raightway that city grew and became great, for not only did Gelon bring all the people of Camarina to Syracuse and give them its citizenship, razing the township of Camarina, but he did the same thing to more than half of the townsmen of Gela, and when the MegariansAt Hybla, N. of Syracuse, on the E. coast of Sicily. in Sicily surrendered to him on terms after a siege, he took the wealthier of them, who had made war on him and expected to be put to death for this, and brought them to Syracuse to be citizens there. As for the common people of Megara, who had had no hand in the making of that war and expected that no harm would be done them, these too he brought to Syracuse and sold them for slaves to be taken out of Sicily. He dealt in a similar way with the EuboeansA colony from Chalcis, at Leontini. of Sicily, making the same distinction. The reason for his treating the people of both places in this way was that he held the common people to be exceedingly disagreeable to live with.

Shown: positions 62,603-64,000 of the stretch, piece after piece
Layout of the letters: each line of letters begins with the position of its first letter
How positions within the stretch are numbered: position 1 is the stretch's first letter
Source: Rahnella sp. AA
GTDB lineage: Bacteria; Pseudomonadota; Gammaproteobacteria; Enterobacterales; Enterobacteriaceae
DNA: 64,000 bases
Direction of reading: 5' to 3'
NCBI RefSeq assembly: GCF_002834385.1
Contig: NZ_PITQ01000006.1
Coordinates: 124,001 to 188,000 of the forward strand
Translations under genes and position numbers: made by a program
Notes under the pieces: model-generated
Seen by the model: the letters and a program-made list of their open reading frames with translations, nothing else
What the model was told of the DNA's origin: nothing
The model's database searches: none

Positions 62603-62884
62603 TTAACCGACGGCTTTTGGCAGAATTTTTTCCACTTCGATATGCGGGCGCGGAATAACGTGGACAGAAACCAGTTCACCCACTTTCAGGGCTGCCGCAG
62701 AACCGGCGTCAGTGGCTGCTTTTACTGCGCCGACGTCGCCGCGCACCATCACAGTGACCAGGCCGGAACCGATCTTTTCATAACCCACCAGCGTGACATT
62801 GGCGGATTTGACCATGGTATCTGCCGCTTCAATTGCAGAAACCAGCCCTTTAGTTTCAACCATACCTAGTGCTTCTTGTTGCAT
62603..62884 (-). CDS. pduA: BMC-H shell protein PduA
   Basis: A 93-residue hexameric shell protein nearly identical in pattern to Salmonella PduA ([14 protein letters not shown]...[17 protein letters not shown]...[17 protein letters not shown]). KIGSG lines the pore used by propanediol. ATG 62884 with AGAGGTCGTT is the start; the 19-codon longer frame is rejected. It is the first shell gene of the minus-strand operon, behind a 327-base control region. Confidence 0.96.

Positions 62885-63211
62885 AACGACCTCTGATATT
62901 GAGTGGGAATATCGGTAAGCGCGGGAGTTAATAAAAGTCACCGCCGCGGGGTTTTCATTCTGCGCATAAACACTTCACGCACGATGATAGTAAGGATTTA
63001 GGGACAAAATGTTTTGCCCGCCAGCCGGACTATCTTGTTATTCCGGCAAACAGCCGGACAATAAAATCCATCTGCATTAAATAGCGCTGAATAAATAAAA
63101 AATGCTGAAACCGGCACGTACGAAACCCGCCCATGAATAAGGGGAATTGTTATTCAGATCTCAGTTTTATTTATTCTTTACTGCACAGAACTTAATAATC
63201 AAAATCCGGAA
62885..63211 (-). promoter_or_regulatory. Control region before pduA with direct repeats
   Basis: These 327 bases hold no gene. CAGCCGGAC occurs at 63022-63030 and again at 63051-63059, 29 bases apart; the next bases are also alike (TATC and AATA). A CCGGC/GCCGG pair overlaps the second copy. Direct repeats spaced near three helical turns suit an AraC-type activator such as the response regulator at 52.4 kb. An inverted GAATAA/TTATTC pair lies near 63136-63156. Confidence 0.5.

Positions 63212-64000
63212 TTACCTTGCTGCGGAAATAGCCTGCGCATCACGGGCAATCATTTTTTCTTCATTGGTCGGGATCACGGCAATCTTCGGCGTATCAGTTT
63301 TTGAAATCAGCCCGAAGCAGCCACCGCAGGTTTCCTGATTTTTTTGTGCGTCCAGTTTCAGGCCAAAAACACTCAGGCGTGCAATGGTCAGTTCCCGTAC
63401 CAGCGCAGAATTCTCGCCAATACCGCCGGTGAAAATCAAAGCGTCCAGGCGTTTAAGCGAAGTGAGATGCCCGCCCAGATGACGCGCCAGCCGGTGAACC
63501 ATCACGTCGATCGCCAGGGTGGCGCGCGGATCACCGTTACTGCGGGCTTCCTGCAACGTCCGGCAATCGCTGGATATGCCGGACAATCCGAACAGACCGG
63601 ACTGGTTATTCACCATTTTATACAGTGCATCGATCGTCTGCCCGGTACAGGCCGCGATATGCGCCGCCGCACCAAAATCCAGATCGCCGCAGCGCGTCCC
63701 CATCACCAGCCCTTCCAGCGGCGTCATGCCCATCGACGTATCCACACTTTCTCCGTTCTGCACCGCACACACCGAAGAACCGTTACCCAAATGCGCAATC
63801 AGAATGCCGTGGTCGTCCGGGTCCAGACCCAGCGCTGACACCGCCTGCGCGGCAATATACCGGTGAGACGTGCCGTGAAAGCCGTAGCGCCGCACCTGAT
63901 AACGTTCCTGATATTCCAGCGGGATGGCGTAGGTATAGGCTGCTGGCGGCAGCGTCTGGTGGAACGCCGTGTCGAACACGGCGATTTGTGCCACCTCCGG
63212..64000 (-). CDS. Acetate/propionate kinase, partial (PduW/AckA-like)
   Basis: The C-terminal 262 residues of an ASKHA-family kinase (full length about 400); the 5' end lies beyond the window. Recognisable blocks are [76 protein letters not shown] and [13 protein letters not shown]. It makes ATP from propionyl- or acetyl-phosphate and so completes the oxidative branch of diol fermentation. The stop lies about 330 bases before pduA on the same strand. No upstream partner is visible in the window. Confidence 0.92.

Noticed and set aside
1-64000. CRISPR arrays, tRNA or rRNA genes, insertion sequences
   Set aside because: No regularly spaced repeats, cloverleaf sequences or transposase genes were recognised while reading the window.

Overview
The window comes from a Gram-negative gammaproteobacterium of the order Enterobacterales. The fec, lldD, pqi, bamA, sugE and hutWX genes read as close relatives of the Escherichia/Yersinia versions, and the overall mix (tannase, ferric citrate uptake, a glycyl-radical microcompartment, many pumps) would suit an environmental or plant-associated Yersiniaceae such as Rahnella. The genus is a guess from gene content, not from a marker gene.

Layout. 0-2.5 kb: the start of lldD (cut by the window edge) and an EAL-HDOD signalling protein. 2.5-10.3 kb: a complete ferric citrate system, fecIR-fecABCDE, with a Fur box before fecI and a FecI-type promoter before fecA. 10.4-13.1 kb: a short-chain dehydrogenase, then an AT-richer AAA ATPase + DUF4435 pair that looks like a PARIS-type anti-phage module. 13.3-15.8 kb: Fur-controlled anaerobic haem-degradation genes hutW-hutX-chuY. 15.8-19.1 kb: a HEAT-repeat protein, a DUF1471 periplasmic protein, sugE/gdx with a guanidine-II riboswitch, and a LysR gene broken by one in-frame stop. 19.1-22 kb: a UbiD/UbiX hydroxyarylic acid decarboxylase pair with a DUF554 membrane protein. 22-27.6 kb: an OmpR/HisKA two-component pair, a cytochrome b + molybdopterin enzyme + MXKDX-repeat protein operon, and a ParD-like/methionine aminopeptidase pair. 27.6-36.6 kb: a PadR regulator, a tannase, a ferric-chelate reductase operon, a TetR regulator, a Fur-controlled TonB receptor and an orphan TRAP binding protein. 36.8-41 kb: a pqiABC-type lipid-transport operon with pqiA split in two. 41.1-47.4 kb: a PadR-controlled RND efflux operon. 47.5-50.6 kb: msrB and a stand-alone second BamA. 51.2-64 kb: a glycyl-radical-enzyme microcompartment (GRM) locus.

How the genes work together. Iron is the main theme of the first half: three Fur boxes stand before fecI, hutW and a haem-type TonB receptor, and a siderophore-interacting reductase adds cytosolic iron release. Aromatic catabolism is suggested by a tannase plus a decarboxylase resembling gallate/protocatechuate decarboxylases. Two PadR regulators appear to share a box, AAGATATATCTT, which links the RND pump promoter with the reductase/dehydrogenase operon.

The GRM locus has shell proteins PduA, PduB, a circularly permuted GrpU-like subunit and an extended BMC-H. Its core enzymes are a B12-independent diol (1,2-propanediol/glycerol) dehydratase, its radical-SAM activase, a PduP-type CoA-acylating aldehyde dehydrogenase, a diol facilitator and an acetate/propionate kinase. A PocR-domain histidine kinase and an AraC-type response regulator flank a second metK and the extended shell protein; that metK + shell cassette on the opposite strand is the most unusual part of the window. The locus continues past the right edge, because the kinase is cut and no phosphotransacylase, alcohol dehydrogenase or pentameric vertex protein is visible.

Herodotus, The Histories (ed. A. D. Godley), Book 7, chapter 183 (search)
The Greeks who were stationed at Artemisium were informed of these matters by beacons from Sciathus. They were frightened by this and accordingly changed their anchorage from Artemisium to Chalcis, proposing to guard the Euripus and leaving watchmen on the heights of Euboea. Three of the ten barbarian ships ran aground on the reef called the Ant, which lies between Sciathus and Magnesia. The barbarians then brought a pillar of stone and set it on the reef, and when their course was plain before them, the whole fleet set forth and sailed from Therma, eleven days after the king had marched from there. It was Pammon of Scyros who showed them where in the strait the reef lay. After sailing along all day, the foreign fleet reached Sepias in Magnesia and the beach between the town of Casthanaea and the Sepiad headland.
Herodotus, The Histories (ed. A. D. Godley), Book 7, chapter 189 (search)